Hema Nalin Karunaratne:
‘Our heritage to the world!’
Ruwan de Silva
Who wants to be the authority on culture and heritage in our land?
For those interested, Hema Nalin Karunaratne is set to floor the gas
pedal with his Heritage TV channel on Dialog TV - available free of
Following his trails along the hallways of Rupavahini and
Swarnavahini for quarter of a century, Nalin now heads a satellite
channel, a meeting place for culture and nature. Heritage TV has been
broadcast on Sri TV since September, 2008 two hours a day.
“I believe we have a robust heritage that the world should learn,
study and research. So my foremost aim was to build up a channel
thoroughly focused on our heritage. We are now in the process of
creating a world audience for Sri Lankan programmes by using more and
more foreign languages.
We should tell specifically the Western world what Sri Lanka is.”
started off Nalin in a voice thickened with firm resolution.
The channel was officially launched on May 31 at the BMICH with the
distinguished participation of Speaker W J M Lokubandara, Culture
Minister Mahinda Yapa Abeywardena, Media Minister Lakshman Yapa
Abeywardena, Western Provincial Council Minister Udaya Prabath
Gammanpila, Youth affairs Minister Pavithra Wanniarachchi, former Sri
Lanka Rupavahini Corporation Chairman Professor Tissa Kariyawasam and
Dialog TV Chief Nushard Perera.
Speaker Lokubandara went back to the times when our ancestors
worshipped natural elements such as sun and tree: “We had such respects
to natural elements. That became part and parcel of our culture. Even
today, we are the archetype of our own past.”
Nalin was a lad full of spirit when he left Royal College in 1980. He
headed many a college functions such as debating team, Sinhala
Association and Health Club.
Nalin chose science stream for A/Ls, but still his heart went for
Arts. He was still occupied with the college’s arts scene for the next
two years, until he stepped into Rupavahini as an Assistant Producer
when legendary M J Perera held the Chairman’s office. Rupavahini molded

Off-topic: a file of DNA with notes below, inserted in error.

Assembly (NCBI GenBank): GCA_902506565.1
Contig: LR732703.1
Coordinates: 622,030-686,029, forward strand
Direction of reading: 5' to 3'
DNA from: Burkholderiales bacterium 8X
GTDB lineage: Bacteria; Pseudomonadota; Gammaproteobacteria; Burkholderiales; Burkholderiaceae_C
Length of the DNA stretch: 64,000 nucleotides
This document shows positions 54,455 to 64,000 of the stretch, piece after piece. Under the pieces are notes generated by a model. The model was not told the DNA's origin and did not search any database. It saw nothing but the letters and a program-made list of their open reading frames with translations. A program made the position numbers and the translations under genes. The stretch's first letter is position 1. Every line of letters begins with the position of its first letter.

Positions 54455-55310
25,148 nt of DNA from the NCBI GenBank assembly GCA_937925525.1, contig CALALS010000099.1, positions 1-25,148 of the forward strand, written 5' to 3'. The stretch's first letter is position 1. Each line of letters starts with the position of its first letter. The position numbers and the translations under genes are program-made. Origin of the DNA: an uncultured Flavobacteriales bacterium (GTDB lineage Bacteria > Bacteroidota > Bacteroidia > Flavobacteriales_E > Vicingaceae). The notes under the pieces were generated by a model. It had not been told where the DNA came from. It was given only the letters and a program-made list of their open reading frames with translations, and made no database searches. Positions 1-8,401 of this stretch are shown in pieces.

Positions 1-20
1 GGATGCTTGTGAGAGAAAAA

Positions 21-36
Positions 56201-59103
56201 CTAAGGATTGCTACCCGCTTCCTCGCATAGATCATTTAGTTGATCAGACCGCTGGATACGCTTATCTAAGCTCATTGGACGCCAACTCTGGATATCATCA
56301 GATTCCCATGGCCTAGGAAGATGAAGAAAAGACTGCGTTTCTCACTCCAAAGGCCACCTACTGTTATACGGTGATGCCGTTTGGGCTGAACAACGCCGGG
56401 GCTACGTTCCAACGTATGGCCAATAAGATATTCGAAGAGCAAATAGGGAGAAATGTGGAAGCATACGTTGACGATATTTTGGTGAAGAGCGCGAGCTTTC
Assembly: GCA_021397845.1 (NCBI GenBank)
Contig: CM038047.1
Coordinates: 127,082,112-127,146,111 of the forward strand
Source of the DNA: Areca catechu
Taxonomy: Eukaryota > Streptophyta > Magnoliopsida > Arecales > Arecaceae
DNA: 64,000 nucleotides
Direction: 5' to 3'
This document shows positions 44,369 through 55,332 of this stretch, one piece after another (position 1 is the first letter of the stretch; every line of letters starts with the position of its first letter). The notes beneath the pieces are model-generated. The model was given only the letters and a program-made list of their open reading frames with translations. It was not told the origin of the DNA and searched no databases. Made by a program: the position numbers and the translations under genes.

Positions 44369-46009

the monumental design of Hema Nalin’s career.
“It so happened when I had to read out a bomb awareness announcement.
That was in 1983, when that ‘famous’ catastrophe took place. That was
enough for the management to gauge my language and announcing skills.
Since then I have been known as a presenter, though producing is still
Nalin introduced the way of the art to announcing, which was quick,
witty and original. When the way the many elders passed down the
knowledge bored the younger generation, Nalin made it animated.
Rupavahini’s education service was a milepost in his life. He was only
to see his future with 9.05 fame and the variety of others tagging along
him in both Rupavahini and Swarnavahini.
Ever since his childhood, Nalin has been fond of travelling. Today he
is a much travelled man both at home and abroad. Even for university
dissertations, he used to present the documentary programmes he
“My first overseas visit was to Germany and UK both for three months
respectively. I obtained a scholarship for USA for an year when I was in
Swarnavahini. I travelled in many countries when I was doing magazine
programme Dutu Nudutu.”
Why a special channel for documentaries, when the normal channels
have allocated a particular airtime?
“Obviously they can’t spare a prime time for documentaries. They have
to divide the time for everything ranging from entertainment.”
Nalin’s channel is not for SMS addicts - this is completely for those
who love serious stuff. “But,” adds Nalin, “I don’t look down on
teledrama or anything like that. What I wanted is a channel completely
focused on documentaries. That’s it.”
Nalin is determined to make his Heritage TV the local Discovery model
one day. But he has other issues too. Marketability is such one.
“I buy documentaries - in fact fifty-percent of our programmes. But I
ask producers to have the lowest possible budget. We are not teledrama
producers, so we don’t enjoy such a lavish market.”
He however has realised the lack of documentary producers, which made
him think up of a training institute too.
“We have set up one, and the work will start towards the middle of
June. There is an exam for interested ones, and we buy what they
produce. It’s completely pointless when I have to go to Kandy to do a
documentary on Kandy perahera. There are enough provincial producers who
are capable, though they need training. My aim is to generate more
What else have you got in your mind? No, that’s not at all. Still
more to go.
“I need to take these programmes out of Colombo to hold creative
workshops. If someone in Anuradhapura has more to say after watching a
programme, rather than ‘it’s excellent’, then I think our meaning of
education is fulfilled. There are knowledge tanks outside the Colombo
waiting to be shared. We have to go find them. For instance Jaffna will
be open for us in the near future, meaning we are going to have more to
Following all these, Nalin sets sights on a monthly - or perhaps a
tri-monthly - magazine containing what was telecast on the channel. When
he left his last workplace Swarnavahini, Nalin had no specific idea on
what is in store for him.
“I wanted more freedom to do what I am trained in - the
I worked at Rupavahini for 16 years and then at Swarnavahini till
You have to leave them when the moment comes in, however much you may
love. Whatever happened, I am indebted to my previous workplaces, for
they made me who I am today.”
Hema Nalin Karunaratne was more known as a presenter.
However in future he will be the backseat man of many documentaries
we watch on Dialog TV. Nalin lives with his wife Dr Iresha Karunaratne
and daughter Nalini.